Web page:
That said, we should note that there are no clinical researches to show that intravenous vitamin therapy impact positively on the user’s health, hence the short or long-term impact of this therapy is not known. If a person’s nutritional status is not as optimal level, then it may be a pointer to an inappropriate overall diet, which should be the starting point. With very little exceptions, we humans can get most of the vitamins and minerals required for proper functioning from a healthy diet. However, in some cases, there may be need for modest supplements of specific nutrients. For instance, pregnant women or those in the process of conceiving are recommended to take 400 micrograms of folic acid per day. This is done to prevent defects of the neural tube. Children below five years of age may take vitamins A, C and D; while those above 65 years of age may take 10 micrograms of D vitamin each day. These supplements are usually administered orally.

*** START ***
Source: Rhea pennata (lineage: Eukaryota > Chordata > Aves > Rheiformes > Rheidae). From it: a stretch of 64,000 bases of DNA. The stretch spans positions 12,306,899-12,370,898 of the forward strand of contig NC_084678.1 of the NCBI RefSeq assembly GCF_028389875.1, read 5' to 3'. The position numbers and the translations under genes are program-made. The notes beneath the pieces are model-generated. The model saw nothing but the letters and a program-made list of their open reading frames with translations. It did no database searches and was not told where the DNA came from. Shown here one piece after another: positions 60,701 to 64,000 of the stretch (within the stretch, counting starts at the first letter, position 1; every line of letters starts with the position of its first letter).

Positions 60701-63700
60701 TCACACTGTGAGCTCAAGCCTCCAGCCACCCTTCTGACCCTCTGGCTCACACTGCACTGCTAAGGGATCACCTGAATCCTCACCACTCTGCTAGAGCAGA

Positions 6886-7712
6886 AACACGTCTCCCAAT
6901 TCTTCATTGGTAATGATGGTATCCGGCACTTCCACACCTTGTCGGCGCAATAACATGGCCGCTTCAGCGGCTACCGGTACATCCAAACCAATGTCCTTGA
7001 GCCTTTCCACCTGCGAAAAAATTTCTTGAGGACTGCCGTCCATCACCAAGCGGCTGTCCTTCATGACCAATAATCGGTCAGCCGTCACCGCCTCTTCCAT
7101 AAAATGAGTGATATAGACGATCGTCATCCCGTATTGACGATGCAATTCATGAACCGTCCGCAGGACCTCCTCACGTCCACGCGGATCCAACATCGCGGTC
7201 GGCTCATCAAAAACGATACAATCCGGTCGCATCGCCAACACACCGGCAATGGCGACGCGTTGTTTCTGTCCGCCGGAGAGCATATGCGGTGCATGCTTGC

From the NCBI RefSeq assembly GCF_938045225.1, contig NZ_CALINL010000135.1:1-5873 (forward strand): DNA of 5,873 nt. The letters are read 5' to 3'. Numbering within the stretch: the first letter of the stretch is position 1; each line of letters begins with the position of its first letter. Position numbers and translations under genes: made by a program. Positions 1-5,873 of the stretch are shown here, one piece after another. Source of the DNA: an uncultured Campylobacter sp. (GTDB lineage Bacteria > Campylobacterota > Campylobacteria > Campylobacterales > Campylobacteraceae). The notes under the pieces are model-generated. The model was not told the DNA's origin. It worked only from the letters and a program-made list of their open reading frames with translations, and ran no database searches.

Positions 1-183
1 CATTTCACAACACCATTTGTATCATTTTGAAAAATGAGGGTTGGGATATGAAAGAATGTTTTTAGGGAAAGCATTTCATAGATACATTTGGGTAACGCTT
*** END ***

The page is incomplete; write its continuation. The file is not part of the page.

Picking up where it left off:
What happens to the body during an intravenous vitamin therapy?
Dr. John Myers developed the first intravenous vitamin drips in the 1970s. The result of his research was the well-known Myer’s Cocktail. Administration is usually done within the Physician’s office and takes anywhere from 20 minutes to one hour. While the infusion takes place, the concentration of the vitamin increases within the body. A vitamin that is administered orally is metabolized within the digestive tract, and the quantity that can be absorbed is very limited (50%). If the vitamin is administered intravenously, then a larger percentage is absorbed (up to 90%).